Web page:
Six lines earlier, de Becker quotes himself as saying "That sounds like you think there is someone else like you." Sure, that phrase is maybe not a question in the sense that the transcript includes a question mark - or even in the sense that he gave it rising inflection when speaking it - but I don't think claiming it's not an implicit question is particularly impressive.

Pain and fear are necessary and valuable components of life. Suffering and worry are destructive and unnecessary components of life. (Great humanitarians, remember, have worked to end suffering, not pain.)

I'm pretty comfortable arguing, based on this, that de Becker has never lived with chronic pain; has never been close to someone living with chronic pain; is entirely unaware of pain clinics and pain specialists. And to him I say: piss. off. -- & maybe come back when you have any idea what you're talking about.

To clarify: I agree that pain is often a useful warning signal. But for me? Yes, I occasionally get spikes indicating that Something Is Wrong and I should Sit Up And Pay Attention - but the rest of the time, I'm living with high background levels of pain that provide me with no useful information and serve only to make me miserable and to wear me out.

Of course, these excerpts are only a few paragraphs from a 353 page book - but they're typical of a common theme and a common attitude towards his reader. He blithely insists people have choices and should leave abusive relationships sooner rather than later; it is a long time after that that he first acknowledges that many people (sorry, Gavin: women) are killed because they leave. Even then, he does a pretty shoddy job of explaining how that plays into the bigger picture of abusive dynamics, and why people shouldn't (as he promotes) be afraid to leave.

I left this book frustrated and angry, more than enlightened; these days, I feel mainstream feminist conversations (which you're probably pretty familiar with, given where you're reading this!) are likely to give you as good an introduction to the subject as The Gift of Fear is, with - on the whole - a much lower chance that you'll encounter victim-blaming and misogyny. In retrospect, I'm gently horrified by how often I see this book recommended with no disclaimers: while I can see the argument behind telling me I've got a choice, when I'm trapped in a dangerous situation where I don't feel that's the case, being told I need more willpower is exactly the last thing that's likely to be helpful.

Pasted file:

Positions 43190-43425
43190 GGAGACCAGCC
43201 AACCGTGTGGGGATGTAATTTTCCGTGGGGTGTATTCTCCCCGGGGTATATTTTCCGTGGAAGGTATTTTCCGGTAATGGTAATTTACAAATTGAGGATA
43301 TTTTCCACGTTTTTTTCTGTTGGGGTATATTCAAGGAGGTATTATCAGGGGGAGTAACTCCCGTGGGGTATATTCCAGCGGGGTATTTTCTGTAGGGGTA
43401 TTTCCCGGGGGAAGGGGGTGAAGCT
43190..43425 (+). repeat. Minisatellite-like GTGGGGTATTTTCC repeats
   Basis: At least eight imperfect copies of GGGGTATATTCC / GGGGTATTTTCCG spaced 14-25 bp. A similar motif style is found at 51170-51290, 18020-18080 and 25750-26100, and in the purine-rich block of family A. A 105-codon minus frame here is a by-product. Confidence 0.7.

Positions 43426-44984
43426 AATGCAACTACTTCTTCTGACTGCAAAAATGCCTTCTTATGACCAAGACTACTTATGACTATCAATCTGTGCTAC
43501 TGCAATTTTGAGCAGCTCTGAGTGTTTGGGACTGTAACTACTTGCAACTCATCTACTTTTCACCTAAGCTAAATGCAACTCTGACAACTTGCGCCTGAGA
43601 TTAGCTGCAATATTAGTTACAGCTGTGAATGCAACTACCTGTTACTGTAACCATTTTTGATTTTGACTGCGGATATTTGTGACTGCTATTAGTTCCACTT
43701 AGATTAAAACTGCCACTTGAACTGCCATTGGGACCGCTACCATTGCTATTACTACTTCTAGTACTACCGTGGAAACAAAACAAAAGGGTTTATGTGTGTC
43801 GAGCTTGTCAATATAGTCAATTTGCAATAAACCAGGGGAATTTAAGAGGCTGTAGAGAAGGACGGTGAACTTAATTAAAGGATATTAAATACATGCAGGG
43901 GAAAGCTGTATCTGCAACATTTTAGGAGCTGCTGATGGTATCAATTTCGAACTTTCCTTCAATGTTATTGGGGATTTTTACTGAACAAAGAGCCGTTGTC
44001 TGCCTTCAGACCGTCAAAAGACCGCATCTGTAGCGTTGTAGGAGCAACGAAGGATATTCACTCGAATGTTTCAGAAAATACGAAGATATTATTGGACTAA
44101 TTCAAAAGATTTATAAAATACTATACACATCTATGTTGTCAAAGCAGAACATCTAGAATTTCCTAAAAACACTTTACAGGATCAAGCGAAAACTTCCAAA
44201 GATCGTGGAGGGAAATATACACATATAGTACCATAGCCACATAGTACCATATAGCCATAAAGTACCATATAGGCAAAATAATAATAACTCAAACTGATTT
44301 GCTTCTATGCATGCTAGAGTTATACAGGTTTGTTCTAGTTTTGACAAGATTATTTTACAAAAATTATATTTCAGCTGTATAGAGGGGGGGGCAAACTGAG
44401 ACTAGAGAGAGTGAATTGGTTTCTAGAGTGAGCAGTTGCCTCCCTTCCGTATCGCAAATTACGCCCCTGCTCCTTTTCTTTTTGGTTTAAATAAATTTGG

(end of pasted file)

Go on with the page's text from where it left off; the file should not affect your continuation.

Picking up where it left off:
But I'm glad I read it - because now, next time I see it praised, I'll be able to step in with an "er, actually" - and some days that feels like the most useful phrase I know.


  1. In fairness, I've never seen Captain Awkward recommend it without a disclaimer about skipping the chapter on domestic abuse - I've been aware of that because I think, "Well, I'd probably wind up reading every chapter, and being very upset."

    However, it sounds quite dreadful and I very much enjoyed your seismic rage here. ;-)

    1. Heh, fair point - I think I've mostly spotted it in comments and/or managed to gloss over that... in any case, as I say above, I find it more infuriating than helpful and think you'll get pretty much all the benefit just from reading the good Cap'n ;) (In particular, a lot of it is "it's OKAY to feel uncomfortable when someone ACTS LIKE A DOUCHE because they're ACTING LIKE A DOUCHE, & it is not on you to make them feel okay with that...)

      And, heh, what does Lashings keep a geologist around for if not the occasional volcanic explosion ;)